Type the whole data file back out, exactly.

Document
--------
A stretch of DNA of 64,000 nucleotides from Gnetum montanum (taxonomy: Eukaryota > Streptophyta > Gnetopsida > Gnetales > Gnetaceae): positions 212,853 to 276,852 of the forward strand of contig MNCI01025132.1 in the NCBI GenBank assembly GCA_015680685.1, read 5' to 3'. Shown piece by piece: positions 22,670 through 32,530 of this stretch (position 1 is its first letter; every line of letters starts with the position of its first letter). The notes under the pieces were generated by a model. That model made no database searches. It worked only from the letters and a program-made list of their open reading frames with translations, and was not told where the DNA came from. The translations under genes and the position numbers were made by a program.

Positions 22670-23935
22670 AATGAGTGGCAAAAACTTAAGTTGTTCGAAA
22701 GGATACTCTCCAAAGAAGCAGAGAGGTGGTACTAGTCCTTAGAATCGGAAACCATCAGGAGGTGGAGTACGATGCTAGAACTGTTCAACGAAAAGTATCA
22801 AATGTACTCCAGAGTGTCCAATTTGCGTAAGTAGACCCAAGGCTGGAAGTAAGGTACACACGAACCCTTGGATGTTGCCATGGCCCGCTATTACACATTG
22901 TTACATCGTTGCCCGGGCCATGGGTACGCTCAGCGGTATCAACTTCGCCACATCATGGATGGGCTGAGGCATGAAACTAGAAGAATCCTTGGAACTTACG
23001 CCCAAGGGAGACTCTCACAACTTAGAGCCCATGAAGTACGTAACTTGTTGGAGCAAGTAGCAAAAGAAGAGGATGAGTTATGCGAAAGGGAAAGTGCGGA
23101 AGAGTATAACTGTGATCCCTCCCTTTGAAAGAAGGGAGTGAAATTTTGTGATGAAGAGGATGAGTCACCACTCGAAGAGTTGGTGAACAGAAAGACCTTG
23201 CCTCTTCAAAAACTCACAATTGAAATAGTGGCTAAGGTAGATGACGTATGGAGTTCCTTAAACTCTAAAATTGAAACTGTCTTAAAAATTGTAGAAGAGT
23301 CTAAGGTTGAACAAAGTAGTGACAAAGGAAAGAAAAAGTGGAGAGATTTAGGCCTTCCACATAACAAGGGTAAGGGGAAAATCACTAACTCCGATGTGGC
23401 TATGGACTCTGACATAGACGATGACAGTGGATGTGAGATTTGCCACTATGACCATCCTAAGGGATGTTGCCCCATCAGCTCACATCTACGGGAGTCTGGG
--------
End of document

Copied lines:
A stretch of DNA of 64,000 nucleotides from Gnetum montanum (taxonomy: Eukaryota > Streptophyta > Gnetopsida > Gnetales > Gnetaceae): positions 212,853 to 276,852 of the forward strand of contig MNCI01025132.1 in the NCBI GenBank assembly GCA_015680685.1, read 5' to 3'. Shown piece by piece: positions 22,670 through 32,530 of this stretch (position 1 is its first letter; every line of letters starts with the position of its first letter). The notes under the pieces were generated by a model. That model made no database searches. It worked only from the letters and a program-made list of their open reading frames with translations, and was not told where the DNA came from. The translations under genes and the position numbers were made by a program.

Positions 22670-23935
22670 AATGAGTGGCAAAAACTTAAGTTGTTCGAAA
22701 GGATACTCTCCAAAGAAGCAGAGAGGTGGTACTAGTCCTTAGAATCGGAAACCATCAGGAGGTGGAGTACGATGCTAGAACTGTTCAACGAAAAGTATCA
22801 AATGTACTCCAGAGTGTCCAATTTGCGTAAGTAGACCCAAGGCTGGAAGTAAGGTACACACGAACCCTTGGATGTTGCCATGGCCCGCTATTACACATTG
22901 TTACATCGTTGCCCGGGCCATGGGTACGCTCAGCGGTATCAACTTCGCCACATCATGGATGGGCTGAGGCATGAAACTAGAAGAATCCTTGGAACTTACG
23001 CCCAAGGGAGACTCTCACAACTTAGAGCCCATGAAGTACGTAACTTGTTGGAGCAAGTAGCAAAAGAAGAGGATGAGTTATGCGAAAGGGAAAGTGCGGA
23101 AGAGTATAACTGTGATCCCTCCCTTTGAAAGAAGGGAGTGAAATTTTGTGATGAAGAGGATGAGTCACCACTCGAAGAGTTGGTGAACAGAAAGACCTTG
23201 CCTCTTCAAAAACTCACAATTGAAATAGTGGCTAAGGTAGATGACGTATGGAGTTCCTTAAACTCTAAAATTGAAACTGTCTTAAAAATTGTAGAAGAGT
23301 CTAAGGTTGAACAAAGTAGTGACAAAGGAAAGAAAAAGTGGAGAGATTTAGGCCTTCCACATAACAAGGGTAAGGGGAAAATCACTAACTCCGATGTGGC
23401 TATGGACTCTGACATAGACGATGACAGTGGATGTGAGATTTGCCACTATGACCATCCTAAGGGATGTTGCCCCATCAGCTCACATCTACGGGAGTCTGGG